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If Bernie Sanders wins big on Super Tuesday, he'll be hard to stop

Sanders is heavily favored to come out of Super Tuesday with a slew of delegates and perhaps an insurmountable lead

Bloomberg  |  Washington 

Bernie Sanders
Bernie Sanders

The Democratic Party’s best chance to stop from winning its presidential nomination comes on Super Tuesday, but his two top challengers — a newly buoyant Joe Biden and a beleaguered Michael Bloomberg — both face huge obstacles to doing so.

Sanders is heavily favored to come out of Super Tuesday with a slew of delegates and perhaps an insurmountable lead, despite deep worry in establishment Democratic circles that he would lose to President Donald Trump. So if the nominee is going to be anyone but Sanders, Democrats in the 14 states voting in the single-biggest day of balloting need to choose an alternative.

“Well, I think it’s no secret that the establishment is getting very nervous, whether it is the corporate wing of the Democratic Party or the political leadership. And the argument that we can’t beat Trump is absolutely wrong,” Sanders told reporters in Los Angeles.

With his commanding win in South Carolina Saturday, Biden pitched himself as that candidate, and many party leaders rallied to his side with well-timed endorsements. But he’s low on cash, his Super Tuesday operation is negligible and the sprawling map negates his strongest asset: a folksy one-on-one appeal.

That leaves Bloomberg, the former New York mayor who has risen to the top tier through the force of more than $538 million in advertising. He has defied new calls to drop out — coming loudest from the Biden camp —before he has earned a delegate or appeared on a ballot.

Bloomberg bet his whole candidacy on Super Tuesday, the first time he’ll face voters, but if anything, he seems to be stalling right at the moment he hoped to peak. A pair of shaky debate performances and fresh scrutiny of his record on minorities and women has tarnished his persona as the competent alternative to a president he calls dangerously incompetent.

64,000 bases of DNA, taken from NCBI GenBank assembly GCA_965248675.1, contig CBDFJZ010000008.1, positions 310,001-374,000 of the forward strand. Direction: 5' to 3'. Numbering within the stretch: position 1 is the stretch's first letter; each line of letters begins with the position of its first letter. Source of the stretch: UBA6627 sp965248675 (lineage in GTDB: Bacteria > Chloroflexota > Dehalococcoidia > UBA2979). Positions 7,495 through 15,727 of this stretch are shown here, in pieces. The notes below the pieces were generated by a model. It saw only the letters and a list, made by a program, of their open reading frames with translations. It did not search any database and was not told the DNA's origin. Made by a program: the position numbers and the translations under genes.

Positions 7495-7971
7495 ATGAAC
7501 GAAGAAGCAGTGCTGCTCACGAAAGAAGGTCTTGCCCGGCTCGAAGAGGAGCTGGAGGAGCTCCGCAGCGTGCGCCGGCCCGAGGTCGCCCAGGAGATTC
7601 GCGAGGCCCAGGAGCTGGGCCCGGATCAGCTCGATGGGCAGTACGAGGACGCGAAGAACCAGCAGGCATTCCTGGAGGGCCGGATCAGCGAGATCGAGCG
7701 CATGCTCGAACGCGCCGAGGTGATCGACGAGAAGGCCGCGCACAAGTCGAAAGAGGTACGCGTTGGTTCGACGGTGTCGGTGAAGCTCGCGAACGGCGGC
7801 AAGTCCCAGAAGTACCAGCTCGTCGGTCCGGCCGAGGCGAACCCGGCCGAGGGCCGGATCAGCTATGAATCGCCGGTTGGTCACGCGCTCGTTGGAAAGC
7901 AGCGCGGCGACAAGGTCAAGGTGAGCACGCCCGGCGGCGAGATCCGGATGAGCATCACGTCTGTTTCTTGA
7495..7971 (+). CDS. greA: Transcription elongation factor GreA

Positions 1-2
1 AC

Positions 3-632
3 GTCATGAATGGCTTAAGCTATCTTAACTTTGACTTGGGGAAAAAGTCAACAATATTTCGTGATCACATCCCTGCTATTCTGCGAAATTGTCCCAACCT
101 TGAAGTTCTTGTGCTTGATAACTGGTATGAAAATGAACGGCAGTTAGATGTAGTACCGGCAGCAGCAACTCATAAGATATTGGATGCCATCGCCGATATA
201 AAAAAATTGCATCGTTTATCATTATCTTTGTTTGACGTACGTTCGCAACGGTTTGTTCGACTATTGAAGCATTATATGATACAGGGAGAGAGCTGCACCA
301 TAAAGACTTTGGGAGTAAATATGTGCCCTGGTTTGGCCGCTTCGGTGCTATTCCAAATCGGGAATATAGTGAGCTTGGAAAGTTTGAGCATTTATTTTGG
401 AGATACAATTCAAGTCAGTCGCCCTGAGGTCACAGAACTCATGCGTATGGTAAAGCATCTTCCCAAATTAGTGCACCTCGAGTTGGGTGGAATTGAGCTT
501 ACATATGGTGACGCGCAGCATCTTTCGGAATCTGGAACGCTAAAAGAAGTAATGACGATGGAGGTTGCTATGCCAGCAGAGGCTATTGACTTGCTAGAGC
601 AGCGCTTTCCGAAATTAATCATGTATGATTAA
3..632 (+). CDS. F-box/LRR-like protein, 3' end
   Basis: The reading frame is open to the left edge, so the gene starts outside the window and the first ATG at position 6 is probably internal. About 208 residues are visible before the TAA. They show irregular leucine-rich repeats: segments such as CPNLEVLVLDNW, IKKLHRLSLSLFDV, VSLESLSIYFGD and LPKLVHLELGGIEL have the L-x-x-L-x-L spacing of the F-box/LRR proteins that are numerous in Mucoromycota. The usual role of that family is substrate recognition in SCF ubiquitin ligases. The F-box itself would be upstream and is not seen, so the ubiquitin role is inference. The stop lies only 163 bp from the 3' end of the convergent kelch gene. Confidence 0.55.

Pete Buttigieg, Elizabeth Warren and Amy Klobuchar all won delegates in early contests but were boxed out in South Carolina. Buttigieg saw no path forward, and without much money left, dropped out of the race Sunday.

Unless Warren or Klobuchar can mount an improbable upset win on Tuesday, their continued presence in the race only helps Sanders, by diffusing the anti-Sanders delegates. They, too, are likely to face pressure to drop out if they fare poorly on Super Tuesday. Klobuchar, in particular, will be pressed to step aside, even though she probably will carry her home state of Minnesota.

Without Buttigieg, Tuesday now has five competitive candidates -- and the bigger the field, the better it is for Sanders, who commands an army of supporters fiercely loyal to him, his unorthodox campaign persona and left-of-center policy prescriptions.

Super Tuesday awards 1,344 delegates overall -- most of the 1,991 needed to clinch the nomination on the first ballot at the Democratic National Convention, with 415 coming out of California alone, where Sanders leads. He could put himself almost out of reach if he gets the lion’s share of the day’s spoils and others carve up the rest. There are other big delegate hauls out there, including an April 28 primary day that includes New York state, but Tuesday’s is the biggest.